Skip to main content
Twixt Branding

Return to search

Victor Milner

Date of birth: 1923
Date of death: 11.3.1943
Area: Brotherton
Regiment: Royal Navy
Family information: Husband of Isabella Patterson Milner
Rank: Able Seaman
Service number: C?JX 278870

War Service

Victor enlisted in the Royal Navy as an Able Seaman service number C/JX 278870 and joined the crew of the destroyer HMS Harvester.
On the morning of 11th March 1943 HMS Harvester (H-19) was in the North Atlantic under Cdr Arthur Andre Tait, DSO, RN, the flagship of the Escort Group B3, escorting convoy HX-228 picked up 51 survivors from the William C Gorgas which had been sunk by U-757 (U-boat Deetz). The destroyer then returned to the convoy and sighted U 444 (Langfeld).
The U-boat dived, but was forced to the surface by the following depth-charge attack and rammed by the Harvester at full speed. The destroyer was locked into the U-boat with a propeller shaft and both ships were unable to manoeuvre for a while. U-444 was able to creep away but was shortly afterwards sighted by the French Corvette Aconit (K58). Unable to dive, the U-boat was rammed for the second time and sunk.
The badly damaged HMS Harvester managed to get one engine running and tried to catch up with the convoy, but around noon her machinery broke down again. In this helpless situation she was hit by one torpedo from U-432 (Eckhardt) and a few minutes later by a second and sank almost immediately. The commander, seven officers, 136 ratings and 39 survivors from the W.C, Gorgas were lost.
The FFL Aconit (K58) returned to the scene and with depth charges, gunfire and ramming sank U-432. During the day, the corvette picked up four survivors from U-444, 20 survivors from U-432 and 60 survivors from the destroyer, including twelve survivors from William C Gorgas.
Victor Milner was amongst the ratings that perished that day and consequently was “lost at sea”.
His sacrifice is commemorated at the Chatham Naval Memorial.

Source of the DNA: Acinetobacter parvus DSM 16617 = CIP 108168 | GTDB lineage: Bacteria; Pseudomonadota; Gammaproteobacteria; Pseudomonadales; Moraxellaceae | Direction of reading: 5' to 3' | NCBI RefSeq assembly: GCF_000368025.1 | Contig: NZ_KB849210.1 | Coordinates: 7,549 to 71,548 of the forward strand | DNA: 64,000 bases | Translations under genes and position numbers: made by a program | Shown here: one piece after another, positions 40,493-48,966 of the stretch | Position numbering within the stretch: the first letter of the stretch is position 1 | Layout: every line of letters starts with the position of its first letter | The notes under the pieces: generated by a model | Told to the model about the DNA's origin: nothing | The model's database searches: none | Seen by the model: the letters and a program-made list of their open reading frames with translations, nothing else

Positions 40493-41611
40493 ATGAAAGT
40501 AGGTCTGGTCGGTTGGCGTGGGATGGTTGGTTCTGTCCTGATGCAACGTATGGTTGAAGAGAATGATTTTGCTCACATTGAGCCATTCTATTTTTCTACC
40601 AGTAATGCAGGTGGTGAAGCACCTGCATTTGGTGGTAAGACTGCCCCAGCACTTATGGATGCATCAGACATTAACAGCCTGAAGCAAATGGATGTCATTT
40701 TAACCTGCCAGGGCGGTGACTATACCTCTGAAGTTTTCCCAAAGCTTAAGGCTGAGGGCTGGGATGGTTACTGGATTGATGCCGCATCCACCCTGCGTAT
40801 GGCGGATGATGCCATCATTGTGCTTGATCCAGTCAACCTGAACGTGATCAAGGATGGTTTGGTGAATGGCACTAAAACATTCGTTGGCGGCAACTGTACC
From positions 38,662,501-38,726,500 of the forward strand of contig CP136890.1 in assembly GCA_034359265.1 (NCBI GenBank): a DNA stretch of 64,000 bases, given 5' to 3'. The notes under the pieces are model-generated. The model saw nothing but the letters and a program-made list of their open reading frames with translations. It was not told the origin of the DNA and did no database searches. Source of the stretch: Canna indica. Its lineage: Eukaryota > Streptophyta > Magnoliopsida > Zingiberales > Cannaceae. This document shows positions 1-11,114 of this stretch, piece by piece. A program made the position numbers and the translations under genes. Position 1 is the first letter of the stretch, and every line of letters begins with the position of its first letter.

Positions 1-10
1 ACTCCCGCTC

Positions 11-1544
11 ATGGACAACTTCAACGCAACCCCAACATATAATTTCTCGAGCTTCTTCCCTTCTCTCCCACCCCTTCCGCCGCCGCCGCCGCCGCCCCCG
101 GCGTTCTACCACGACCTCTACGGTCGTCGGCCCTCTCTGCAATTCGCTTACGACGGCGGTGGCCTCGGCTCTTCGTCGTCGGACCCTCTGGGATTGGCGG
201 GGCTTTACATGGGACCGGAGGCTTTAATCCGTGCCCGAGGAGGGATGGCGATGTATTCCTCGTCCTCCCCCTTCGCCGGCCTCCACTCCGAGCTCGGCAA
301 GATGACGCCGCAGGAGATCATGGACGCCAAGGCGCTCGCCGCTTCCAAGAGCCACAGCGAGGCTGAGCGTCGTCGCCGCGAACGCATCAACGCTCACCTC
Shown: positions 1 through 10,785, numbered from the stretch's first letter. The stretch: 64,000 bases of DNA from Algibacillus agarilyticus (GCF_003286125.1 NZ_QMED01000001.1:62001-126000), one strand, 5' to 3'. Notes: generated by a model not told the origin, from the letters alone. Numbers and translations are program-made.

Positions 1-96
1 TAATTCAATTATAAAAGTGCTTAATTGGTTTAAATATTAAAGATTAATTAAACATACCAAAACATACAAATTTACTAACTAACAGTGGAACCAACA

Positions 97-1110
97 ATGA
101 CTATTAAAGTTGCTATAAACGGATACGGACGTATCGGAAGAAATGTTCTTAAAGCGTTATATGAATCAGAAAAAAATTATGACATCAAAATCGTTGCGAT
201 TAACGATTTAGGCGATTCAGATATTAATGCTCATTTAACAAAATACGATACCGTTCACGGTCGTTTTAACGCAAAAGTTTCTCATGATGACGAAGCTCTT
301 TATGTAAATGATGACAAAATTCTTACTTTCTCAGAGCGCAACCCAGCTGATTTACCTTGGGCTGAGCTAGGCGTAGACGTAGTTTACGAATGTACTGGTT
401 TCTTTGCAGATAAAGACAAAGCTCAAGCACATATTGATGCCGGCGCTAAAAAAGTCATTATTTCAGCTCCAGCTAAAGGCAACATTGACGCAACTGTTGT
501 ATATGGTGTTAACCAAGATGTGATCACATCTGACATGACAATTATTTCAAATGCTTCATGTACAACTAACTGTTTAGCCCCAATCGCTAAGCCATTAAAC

Family Life

Victor’s connections with Brotherton can be traced back to the late 1700’s and his great-great grandparents John (born 1791) and Elizabeth (born 1796) Speed. Speeds were in Brotherton almost 100 years prior to this.
Their daughter Mary (1817 – 1885) married John Milner (1822 – 1885) and in turn their son George (born 1858) married Annie Cookson (b.1855) daughter of William (1831) and Frances (1830).
George and Annie had 11 children - Clara, Thomas, Joseph, George, Lilly, Frances, Mary Jane, Annie, Charles, John William (b 1886) and Alfred.
In 1871 the family were living in the High Street and George was employed as a ‘Willow Grower’s Labourer’. This was an occupation he pursued for at least 30 years and the willow was probably for the basket making trade. John William was similarly employed.
The family continued to live in Brotherton and by 1901 many of the children were still living with George and Annie. Annie’s mother Frances Cookson was also in the household having been widowed.
On March 26th 1921 John William married Annie Rebecca Kitchen in Holy Trinity Church, Idle near Bradford. It is not clear how they met. Annie had been employed as a ‘Worsted Spinner’ and already had a son called Harry born in 1917.
Annie was brought up near Shipley and her parents were Smith Russell Kitchen (b. 1855) and Alice nee Murgatroyd (1856).
Victor Milner was born on 1st April 1923.
Little else is known about the family until Victor was married in early 1943 to Isabella Patterson Brookbanks. Isabella was born in Dundee, Scotland in 1823 and again, there is no indication as to how they met. One theory is that Victor may have been in Dundee training as the town had important docks.
The parents of Isabella were George Simpson Brookbanks 1901 -1949) and Mary Helen Patterson Grant (1901 - 1950.)
The marriage was registered in Pontefract and the couple appear to have had a reception in the old school hall (now De Lacy Motor Club). A photograph reproduced earlier shows them standing outside the hall. Victor is obviously in Royal Navy uniform indicating that he had joined up prior to the wedding.
Later in the same year and after Victor’s death, their son – George Brookbanks Milner - was born but he died at the age of just 10 days. The only registration of a George Milner who was born 1943 and died the same year was registered in Hull for both events but it is not known if this was Victor’s son. A more likely explanation is that Isabella returned to Dundee after Victor’s death. In 1944 she remarried to George Beard but this did not last long as they divorced in 1946. Isabella subsequently remarried.
After the war, Annie Rebecca Kitchen died in 1957. Isabella died in 1999.

Chatham Naval Memorial Chatham Naval Memorial

Return to search